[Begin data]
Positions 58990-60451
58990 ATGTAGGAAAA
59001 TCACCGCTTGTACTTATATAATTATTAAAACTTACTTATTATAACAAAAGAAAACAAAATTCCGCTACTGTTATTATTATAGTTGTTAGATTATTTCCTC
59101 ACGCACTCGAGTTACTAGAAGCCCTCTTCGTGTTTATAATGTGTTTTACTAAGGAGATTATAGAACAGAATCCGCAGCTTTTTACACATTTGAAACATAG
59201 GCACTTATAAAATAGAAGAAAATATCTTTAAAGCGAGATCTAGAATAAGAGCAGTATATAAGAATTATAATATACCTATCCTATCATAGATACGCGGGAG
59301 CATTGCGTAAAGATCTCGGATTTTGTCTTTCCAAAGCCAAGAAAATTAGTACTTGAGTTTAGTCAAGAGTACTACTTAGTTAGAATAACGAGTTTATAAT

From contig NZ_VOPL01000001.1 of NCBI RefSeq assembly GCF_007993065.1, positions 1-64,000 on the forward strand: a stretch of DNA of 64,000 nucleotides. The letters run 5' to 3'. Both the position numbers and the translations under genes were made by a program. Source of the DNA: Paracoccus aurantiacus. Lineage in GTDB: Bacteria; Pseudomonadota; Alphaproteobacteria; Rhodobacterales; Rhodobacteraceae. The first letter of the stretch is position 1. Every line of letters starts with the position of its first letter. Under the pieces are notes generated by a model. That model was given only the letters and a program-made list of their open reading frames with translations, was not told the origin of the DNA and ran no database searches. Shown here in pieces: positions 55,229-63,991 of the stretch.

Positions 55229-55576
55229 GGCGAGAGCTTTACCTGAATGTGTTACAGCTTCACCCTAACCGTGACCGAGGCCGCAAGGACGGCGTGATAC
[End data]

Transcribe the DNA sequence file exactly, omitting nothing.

Positions 58990-60451
58990 ATGTAGGAAAA
59001 TCACCGCTTGTACTTATATAATTATTAAAACTTACTTATTATAACAAAAGAAAACAAAATTCCGCTACTGTTATTATTATAGTTGTTAGATTATTTCCTC
59101 ACGCACTCGAGTTACTAGAAGCCCTCTTCGTGTTTATAATGTGTTTTACTAAGGAGATTATAGAACAGAATCCGCAGCTTTTTACACATTTGAAACATAG
59201 GCACTTATAAAATAGAAGAAAATATCTTTAAAGCGAGATCTAGAATAAGAGCAGTATATAAGAATTATAATATACCTATCCTATCATAGATACGCGGGAG
59301 CATTGCGTAAAGATCTCGGATTTTGTCTTTCCAAAGCCAAGAAAATTAGTACTTGAGTTTAGTCAAGAGTACTACTTAGTTAGAATAACGAGTTTATAAT

From contig NZ_VOPL01000001.1 of NCBI RefSeq assembly GCF_007993065.1, positions 1-64,000 on the forward strand: a stretch of DNA of 64,000 nucleotides. The letters run 5' to 3'. Both the position numbers and the translations under genes were made by a program. Source of the DNA: Paracoccus aurantiacus. Lineage in GTDB: Bacteria; Pseudomonadota; Alphaproteobacteria; Rhodobacterales; Rhodobacteraceae. The first letter of the stretch is position 1. Every line of letters starts with the position of its first letter. Under the pieces are notes generated by a model. That model was given only the letters and a program-made list of their open reading frames with translations, was not told the origin of the DNA and ran no database searches. Shown here in pieces: positions 55,229-63,991 of the stretch.

Positions 55229-55576
55229 GGCGAGAGCTTTACCTGAATGTGTTACAGCTTCACCCTAACCGTGACCGAGGCCGCAAGGACGGCGTGATAC